How to Cool Foods Properly

While most people are aware of the food safety concerns related to improper cooking or preparation methods, the importance of cooling food the right way often goes overlooked. Improper cooling of potentially hazardous foods is one of the leading causes of foodborne illness in commercial foodservice operations and can lead to the rapid multiplication of bacteria. For that reason, you and your staff need to be well-trained and informed on the correct procedures for cooling food to ensure the safety of your guests and comply with health regulations.

The Two Stages of Cooling Food

According to FDA regulations and CDC's food cooling guidelines, food should be cooled in two stages to keep it safe for consumption. The two-stage process that you should use in your kitchen is as follows:

  1. Food must be cooled from 135 to 70 degrees Fahrenheit (57 degrees Celsius to 21 degrees Celsius) within 2 hours.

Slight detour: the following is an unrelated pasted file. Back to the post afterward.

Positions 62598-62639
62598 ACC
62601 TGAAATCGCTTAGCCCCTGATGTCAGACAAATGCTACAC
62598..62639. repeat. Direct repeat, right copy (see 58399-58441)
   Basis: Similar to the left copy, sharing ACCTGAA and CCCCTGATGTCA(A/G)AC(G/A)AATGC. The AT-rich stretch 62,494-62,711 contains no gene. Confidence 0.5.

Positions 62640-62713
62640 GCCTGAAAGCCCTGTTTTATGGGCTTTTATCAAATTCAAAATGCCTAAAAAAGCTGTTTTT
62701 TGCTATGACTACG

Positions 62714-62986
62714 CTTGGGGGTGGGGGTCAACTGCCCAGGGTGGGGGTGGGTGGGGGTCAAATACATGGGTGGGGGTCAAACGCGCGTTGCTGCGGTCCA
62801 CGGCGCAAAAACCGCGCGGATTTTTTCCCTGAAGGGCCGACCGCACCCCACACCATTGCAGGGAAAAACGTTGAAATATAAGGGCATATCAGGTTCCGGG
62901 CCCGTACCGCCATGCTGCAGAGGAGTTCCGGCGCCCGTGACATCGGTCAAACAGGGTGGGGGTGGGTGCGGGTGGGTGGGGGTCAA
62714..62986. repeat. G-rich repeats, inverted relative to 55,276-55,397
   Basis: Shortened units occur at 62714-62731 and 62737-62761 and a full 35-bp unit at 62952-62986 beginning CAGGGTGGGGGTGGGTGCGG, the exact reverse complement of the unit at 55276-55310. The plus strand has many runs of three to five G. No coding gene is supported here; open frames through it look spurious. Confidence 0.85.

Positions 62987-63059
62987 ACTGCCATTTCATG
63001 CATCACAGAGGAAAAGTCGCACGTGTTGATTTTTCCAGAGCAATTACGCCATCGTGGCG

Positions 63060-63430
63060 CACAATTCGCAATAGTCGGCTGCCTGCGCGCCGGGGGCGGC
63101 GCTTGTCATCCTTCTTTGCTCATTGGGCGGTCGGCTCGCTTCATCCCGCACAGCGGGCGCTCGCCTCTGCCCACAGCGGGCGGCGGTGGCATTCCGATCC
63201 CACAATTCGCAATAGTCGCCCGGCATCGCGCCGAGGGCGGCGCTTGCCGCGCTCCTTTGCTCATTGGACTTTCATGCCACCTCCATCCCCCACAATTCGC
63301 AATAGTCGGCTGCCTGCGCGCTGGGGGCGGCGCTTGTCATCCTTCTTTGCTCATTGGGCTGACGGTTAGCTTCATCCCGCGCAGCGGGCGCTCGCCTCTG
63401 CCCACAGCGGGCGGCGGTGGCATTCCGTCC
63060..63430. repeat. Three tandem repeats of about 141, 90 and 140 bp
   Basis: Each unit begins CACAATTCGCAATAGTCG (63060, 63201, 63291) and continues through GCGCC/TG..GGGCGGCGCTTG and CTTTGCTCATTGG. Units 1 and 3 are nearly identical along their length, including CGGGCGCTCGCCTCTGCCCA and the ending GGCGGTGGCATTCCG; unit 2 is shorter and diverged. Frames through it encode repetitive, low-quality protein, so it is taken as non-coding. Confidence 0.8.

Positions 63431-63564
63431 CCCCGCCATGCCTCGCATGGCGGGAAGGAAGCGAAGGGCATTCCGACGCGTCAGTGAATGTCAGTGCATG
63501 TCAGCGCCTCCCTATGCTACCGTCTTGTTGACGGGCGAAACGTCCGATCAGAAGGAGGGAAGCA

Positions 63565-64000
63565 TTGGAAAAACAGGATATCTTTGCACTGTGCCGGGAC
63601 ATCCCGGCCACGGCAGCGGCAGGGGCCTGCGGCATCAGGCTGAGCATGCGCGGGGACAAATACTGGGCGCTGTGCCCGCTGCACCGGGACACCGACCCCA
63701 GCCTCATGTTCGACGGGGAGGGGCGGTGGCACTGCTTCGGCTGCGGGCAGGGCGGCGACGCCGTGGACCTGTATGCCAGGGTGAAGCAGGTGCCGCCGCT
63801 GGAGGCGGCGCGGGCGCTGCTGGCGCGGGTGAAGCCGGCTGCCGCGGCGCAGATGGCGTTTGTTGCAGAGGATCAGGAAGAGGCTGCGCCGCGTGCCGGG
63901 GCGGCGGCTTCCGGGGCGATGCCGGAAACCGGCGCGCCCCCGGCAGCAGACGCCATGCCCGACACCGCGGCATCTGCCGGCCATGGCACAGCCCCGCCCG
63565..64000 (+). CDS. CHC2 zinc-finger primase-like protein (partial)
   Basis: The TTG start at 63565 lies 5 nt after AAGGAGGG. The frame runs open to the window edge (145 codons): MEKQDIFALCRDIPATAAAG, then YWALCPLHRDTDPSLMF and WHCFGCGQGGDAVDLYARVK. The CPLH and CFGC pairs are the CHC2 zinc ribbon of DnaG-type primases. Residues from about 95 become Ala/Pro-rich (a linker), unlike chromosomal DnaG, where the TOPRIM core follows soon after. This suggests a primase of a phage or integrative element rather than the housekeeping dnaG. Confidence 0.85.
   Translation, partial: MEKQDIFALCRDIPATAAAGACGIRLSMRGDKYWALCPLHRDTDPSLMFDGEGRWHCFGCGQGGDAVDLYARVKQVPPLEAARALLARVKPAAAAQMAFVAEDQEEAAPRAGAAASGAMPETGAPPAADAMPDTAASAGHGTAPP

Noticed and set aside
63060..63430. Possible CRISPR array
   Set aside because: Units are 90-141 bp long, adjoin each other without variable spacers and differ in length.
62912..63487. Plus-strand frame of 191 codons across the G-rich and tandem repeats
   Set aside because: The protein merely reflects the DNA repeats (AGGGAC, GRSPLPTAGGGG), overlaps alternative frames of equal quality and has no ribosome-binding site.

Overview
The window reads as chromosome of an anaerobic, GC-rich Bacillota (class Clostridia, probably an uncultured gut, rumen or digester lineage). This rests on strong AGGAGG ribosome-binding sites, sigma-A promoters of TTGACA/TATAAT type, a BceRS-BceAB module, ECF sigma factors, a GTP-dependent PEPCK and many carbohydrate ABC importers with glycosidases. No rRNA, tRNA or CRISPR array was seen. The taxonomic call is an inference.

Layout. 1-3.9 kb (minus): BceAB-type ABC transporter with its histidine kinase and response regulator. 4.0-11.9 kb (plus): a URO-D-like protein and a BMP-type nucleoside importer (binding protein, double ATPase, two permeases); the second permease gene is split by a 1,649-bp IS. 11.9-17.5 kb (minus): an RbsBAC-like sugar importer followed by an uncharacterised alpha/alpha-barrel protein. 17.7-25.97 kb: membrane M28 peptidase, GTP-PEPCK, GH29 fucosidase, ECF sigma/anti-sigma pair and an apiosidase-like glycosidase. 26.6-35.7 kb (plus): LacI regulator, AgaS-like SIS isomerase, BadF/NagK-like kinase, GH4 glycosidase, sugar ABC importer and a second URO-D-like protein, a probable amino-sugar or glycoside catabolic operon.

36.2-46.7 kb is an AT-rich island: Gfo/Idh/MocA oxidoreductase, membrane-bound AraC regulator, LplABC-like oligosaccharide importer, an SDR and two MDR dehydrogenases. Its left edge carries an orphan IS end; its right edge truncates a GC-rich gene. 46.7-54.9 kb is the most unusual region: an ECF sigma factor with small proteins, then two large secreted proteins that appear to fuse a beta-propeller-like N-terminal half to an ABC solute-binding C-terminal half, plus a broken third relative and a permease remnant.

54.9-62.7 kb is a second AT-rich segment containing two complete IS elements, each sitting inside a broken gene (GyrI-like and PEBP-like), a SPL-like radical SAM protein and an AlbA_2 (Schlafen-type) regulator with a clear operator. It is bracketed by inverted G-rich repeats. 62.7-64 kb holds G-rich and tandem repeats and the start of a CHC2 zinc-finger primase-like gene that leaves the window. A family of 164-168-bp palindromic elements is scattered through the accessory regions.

2. Food must then be cooled from 70 to 41 degrees Fahrenheit (21 degrees Celsius to 5 degrees Celsius) within 4 hours.

If cooling foods don't reach 70 degrees Fahrenheit within the first two hours, they must immediately be reheated to 165 degrees Fahrenheit for 15 seconds. Once this is done, the cooling process can start again until the food reaches 40 degrees Fahrenheit. If a staff member fails to monitor food or the cooling process isn't followed, dispose of the dish.

Food Cooling Methods

There are several different food cooling methods, and no method is better than the rest. Each one is helpful for a different type of food, depending on factors such as volume, density, and moisture content. Understanding the various food cooling methods can help you choose the most appropriate one for your specific needs, and we've listed the most common ones below.

1. Ice Cubes

cooling of food with ice cubes

Using ice cubes as a cooling method is particularly effective for soups and gravies. This approach works well for water-based dishes that can easily be thickened during reheating. When using the ice cube method, keep the following tips in mind to ensure optimal results: